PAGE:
On one hand the Paris Matif, London's leading rival for the title of Europe's top futures and options exchange, forecast that rejection would wipe out one of its leading contracts.
On the other, some market officials fear that eventual monetary union would lead to dramatic changes in the industry likely to endanger some exchanges.
Addressing a conference in Burgenstock, Gerard Pfanwadel, Matif's chairman, said the summer paralysis in the ecu bond market had caused a sharp drop in activity on its successful futures contract. Although the contract had survived, it would not endure a 'no' vote.
'My markets will die. I will have a strategic problem and I will have to look for new contracts,' Mr Pfanwadel said. 'If there is no cash ecu bond market, in the long term the futures contract cannot succeed.'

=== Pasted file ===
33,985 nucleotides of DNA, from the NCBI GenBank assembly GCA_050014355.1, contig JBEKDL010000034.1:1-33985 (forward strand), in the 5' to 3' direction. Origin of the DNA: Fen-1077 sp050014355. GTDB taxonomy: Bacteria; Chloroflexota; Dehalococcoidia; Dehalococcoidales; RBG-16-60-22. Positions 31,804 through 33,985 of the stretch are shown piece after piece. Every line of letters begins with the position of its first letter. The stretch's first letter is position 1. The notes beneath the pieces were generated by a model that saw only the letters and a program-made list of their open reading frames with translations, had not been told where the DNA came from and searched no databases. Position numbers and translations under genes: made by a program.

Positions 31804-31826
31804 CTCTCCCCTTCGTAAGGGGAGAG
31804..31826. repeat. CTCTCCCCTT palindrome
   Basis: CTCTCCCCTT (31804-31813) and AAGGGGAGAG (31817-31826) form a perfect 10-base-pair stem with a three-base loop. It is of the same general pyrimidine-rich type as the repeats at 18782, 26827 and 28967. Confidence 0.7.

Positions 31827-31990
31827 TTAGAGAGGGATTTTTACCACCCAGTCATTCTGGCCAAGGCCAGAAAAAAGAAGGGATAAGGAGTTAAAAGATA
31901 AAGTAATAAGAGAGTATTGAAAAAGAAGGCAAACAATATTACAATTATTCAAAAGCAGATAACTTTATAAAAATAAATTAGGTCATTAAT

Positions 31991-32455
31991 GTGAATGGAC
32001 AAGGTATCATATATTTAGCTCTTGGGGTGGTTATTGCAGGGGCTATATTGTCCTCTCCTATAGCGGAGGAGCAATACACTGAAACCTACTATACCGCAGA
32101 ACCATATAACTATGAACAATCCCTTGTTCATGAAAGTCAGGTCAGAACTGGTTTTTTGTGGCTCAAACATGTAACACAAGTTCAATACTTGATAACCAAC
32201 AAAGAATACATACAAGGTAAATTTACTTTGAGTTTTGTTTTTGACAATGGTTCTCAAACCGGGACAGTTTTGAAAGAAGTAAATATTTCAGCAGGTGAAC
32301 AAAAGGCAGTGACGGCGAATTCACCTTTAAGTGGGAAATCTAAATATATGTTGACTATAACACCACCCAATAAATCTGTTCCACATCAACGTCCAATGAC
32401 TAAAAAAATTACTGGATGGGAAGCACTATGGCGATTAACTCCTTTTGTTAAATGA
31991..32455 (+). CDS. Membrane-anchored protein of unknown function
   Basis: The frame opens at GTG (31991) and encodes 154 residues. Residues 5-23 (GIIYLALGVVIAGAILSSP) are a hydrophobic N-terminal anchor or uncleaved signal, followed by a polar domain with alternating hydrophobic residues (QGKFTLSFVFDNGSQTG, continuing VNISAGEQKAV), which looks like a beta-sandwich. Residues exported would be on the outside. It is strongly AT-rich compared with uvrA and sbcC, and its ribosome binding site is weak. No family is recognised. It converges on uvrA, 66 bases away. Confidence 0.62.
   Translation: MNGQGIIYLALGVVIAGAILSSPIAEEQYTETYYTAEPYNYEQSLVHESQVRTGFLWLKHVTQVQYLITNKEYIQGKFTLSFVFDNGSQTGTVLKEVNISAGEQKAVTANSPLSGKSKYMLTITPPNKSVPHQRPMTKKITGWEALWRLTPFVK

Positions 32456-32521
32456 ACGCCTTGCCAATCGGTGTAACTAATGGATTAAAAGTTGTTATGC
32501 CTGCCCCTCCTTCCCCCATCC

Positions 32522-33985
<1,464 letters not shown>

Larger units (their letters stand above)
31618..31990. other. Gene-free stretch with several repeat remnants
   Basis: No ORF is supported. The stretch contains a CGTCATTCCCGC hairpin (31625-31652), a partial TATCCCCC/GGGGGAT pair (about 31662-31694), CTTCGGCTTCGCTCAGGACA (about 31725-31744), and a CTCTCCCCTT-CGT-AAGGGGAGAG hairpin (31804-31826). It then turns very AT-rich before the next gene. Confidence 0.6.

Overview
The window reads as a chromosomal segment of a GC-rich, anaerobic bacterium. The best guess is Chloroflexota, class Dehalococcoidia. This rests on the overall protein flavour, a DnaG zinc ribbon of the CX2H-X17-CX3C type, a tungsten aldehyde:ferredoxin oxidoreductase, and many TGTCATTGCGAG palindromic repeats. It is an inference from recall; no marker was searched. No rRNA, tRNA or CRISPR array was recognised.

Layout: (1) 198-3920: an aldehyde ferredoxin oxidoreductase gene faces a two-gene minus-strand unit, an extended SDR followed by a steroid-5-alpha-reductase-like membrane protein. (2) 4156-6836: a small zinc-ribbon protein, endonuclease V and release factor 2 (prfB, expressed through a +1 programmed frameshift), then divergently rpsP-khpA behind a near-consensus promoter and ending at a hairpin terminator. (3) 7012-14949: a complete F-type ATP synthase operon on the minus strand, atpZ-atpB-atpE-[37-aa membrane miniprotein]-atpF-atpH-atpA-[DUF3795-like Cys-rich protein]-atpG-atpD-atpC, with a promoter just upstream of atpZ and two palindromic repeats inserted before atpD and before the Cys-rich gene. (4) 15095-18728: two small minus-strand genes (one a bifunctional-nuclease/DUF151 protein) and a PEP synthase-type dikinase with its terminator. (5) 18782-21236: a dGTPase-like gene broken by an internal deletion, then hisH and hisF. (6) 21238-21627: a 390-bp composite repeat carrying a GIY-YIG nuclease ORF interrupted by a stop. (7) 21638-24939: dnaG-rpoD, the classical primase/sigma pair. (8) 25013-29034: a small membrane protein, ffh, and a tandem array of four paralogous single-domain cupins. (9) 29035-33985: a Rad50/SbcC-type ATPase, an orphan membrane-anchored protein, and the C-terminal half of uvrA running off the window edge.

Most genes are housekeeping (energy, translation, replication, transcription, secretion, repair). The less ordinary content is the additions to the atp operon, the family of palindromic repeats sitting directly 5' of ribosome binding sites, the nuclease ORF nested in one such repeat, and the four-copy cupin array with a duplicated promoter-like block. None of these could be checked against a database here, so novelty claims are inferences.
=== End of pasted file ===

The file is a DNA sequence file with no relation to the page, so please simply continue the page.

At the moment, however, Maastricht fever is doing Matif good. Each time a new opinion poll result is announced volumes soar.
Turnover in ecu bond futures is 57,000 contracts a month, while the more popular National, a French long-term interest rate future, traded 16.6 million contracts in the first seven months of the year.
It is the prospect of harmony that upsets other exchange leaders. A single European currency and central bank would render obsolete the currency futures and options traded on several exchanges. Interest rate futures, a speciality on Liffe in London, would dry up.
However, Liffe's chief executive, Michael Jenkins, does not expect this to be a problem before the end of the century.
Germany's DTB futures and options exchange is considering joining the Globex screen trading system.Reuse content